So when is the best time to move forward? This is a question that is best approached with awareness and deep contemplation. Though there are repeatable patterns and common tendencies, there is no one definitive answer to this question for all situations. I’ve found some work gets produced very quickly, sometimes a whole series is made in one shoot, while some work gets produced very slowly, over decades. Ultimately, you have to go with your gut. This doesn’t rule out the possibility and potential benefits of a great deal of research and forethought before you do. The two working in concert together often yield the most powerful combination. However, the single most important ingredient is, not mere spontaneity, which can be short lived, but a true effervescence of spirit, and it’s particularly important to pay attention to this quality if it can be sustained over longer periods of time. You need to be alive to your work to make it come alive.
In our increasingly fast-paced societies, there is a tremendous pressure to produce more and produce it more quickly. This can create a pace that is unsustainable for most creatives, at least when it comes to releasing work with real depth. However well-crafted or clever, there often seems to be something missing in the final results. Good fully developed work takes time … because much like creating deeper relationships with people, it takes time to develop a deeper relationship with your work and your self. Make that time. Savor it. It can make all the difference in the world.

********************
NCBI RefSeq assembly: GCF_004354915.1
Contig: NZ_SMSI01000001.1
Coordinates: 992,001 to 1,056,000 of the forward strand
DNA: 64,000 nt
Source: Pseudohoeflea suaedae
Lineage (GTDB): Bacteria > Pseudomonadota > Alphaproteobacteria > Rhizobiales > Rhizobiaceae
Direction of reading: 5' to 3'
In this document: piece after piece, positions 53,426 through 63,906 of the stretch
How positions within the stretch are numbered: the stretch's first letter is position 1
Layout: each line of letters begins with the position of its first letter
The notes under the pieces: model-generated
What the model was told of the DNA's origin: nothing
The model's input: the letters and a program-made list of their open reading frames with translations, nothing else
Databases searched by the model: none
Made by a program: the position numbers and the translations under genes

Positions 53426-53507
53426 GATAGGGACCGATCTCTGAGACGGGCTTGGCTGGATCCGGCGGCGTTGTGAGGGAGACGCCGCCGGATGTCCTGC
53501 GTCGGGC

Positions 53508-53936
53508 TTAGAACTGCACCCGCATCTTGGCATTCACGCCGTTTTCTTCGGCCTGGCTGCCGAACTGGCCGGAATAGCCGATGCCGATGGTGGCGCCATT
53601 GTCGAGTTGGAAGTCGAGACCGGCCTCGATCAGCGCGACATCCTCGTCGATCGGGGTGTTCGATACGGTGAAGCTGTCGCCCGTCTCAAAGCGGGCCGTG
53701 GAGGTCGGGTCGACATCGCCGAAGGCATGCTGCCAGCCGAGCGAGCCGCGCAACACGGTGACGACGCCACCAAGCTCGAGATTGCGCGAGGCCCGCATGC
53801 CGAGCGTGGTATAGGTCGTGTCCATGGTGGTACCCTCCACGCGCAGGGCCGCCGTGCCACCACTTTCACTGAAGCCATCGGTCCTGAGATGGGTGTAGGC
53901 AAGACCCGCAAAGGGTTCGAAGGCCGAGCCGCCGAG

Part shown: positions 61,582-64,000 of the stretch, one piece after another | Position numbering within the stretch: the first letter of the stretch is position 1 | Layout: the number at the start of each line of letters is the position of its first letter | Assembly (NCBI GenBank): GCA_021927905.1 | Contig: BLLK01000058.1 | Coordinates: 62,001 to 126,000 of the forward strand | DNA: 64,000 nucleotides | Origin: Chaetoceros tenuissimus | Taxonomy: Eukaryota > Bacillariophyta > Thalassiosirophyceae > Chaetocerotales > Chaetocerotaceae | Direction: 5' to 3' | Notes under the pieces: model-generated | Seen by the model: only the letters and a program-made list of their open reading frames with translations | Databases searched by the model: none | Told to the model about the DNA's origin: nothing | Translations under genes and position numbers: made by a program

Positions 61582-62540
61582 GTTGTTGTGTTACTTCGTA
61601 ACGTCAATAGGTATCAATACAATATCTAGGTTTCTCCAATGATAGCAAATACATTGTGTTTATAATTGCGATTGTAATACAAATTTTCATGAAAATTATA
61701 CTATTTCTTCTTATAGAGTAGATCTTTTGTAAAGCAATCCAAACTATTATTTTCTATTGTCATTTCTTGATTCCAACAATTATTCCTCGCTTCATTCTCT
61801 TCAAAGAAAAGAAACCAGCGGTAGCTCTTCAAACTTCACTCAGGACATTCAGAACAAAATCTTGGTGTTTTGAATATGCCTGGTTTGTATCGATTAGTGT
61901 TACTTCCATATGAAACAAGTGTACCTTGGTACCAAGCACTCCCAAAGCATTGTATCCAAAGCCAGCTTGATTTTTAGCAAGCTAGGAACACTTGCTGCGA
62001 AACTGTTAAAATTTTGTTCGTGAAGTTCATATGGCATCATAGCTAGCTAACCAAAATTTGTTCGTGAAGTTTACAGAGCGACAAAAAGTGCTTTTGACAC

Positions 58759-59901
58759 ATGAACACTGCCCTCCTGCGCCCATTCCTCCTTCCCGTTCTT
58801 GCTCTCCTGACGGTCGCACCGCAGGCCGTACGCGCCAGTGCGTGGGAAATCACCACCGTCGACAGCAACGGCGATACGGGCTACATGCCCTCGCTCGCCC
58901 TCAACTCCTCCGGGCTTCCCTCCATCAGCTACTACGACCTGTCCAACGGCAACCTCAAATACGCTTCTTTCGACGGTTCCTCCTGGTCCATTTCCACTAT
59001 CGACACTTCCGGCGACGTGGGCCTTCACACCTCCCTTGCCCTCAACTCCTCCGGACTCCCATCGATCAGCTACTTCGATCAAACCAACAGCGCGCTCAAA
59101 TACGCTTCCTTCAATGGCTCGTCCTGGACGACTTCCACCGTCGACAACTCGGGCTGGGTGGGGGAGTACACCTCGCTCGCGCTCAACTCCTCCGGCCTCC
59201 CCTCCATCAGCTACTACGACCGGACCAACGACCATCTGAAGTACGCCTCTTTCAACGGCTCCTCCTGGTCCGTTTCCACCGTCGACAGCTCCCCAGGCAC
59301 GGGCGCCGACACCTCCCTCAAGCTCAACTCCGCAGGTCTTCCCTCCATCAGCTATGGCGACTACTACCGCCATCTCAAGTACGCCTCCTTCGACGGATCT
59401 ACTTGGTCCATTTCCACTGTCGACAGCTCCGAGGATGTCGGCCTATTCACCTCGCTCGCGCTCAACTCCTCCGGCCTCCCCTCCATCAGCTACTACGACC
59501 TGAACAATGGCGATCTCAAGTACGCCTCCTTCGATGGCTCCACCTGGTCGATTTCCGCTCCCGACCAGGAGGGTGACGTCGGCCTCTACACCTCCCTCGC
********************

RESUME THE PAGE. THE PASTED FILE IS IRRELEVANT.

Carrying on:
How many ways can you enrich yourself before you move forward?
At what point does preparation become procrastination?
What signs suggest that this is or isn’t the time?
Find out more about this image here.
View more related images here.
Read more of The Stories Behind The Images here.
This is a selection of my top 12 images of 2016. This selection doesn’t reflect sales, publication, or activities on the web. It simply reflects my opinion. Click on the titles to find out more about each image.
While I visited most of the biomes in one year (all seven continents in 18 months), the images I released were drawn primarily from the artic and antarctic regions.
Straight images from Antarctica were processed on location, mostly in Lightroom. Composite images were created in studio, mostly in Photoshop after launching from Lightroom. I date “straight” shots based on the date they were exposed and composites on the date they are completed.
I focussed on a long-standing theme, creating symmetries drawn from the land to better reveal the spirit within. The final resolution has prompted me to remaster many related files made in 1996. I released multiple related series of studies, including a series of digitally rendered inkblots.
There was big magic in 2016! In Antarctica there were moments of extreme quietude amid the lifting fogs at Black Head and the glassy reflections in Antarctica’s Plenneau Bay. We experienced the epically varied lands of New Zealand; in one day we moved from a waterfall strewn fiord, through a rainforest, up to a high arid plateau, and finally to the base of a glacier. Sublime light filled hours and hours, as we flew helicopters over Namibia’s Sossusvlei dune fields, which roll out to the Skeleton Coast. All of these adventures were long-held dreams come true.
It’s challenging to choose so few images from so many – but it’s insightful. Try selecting your own top 12 images. Try selecting the top 12 images of your favorite artist(s).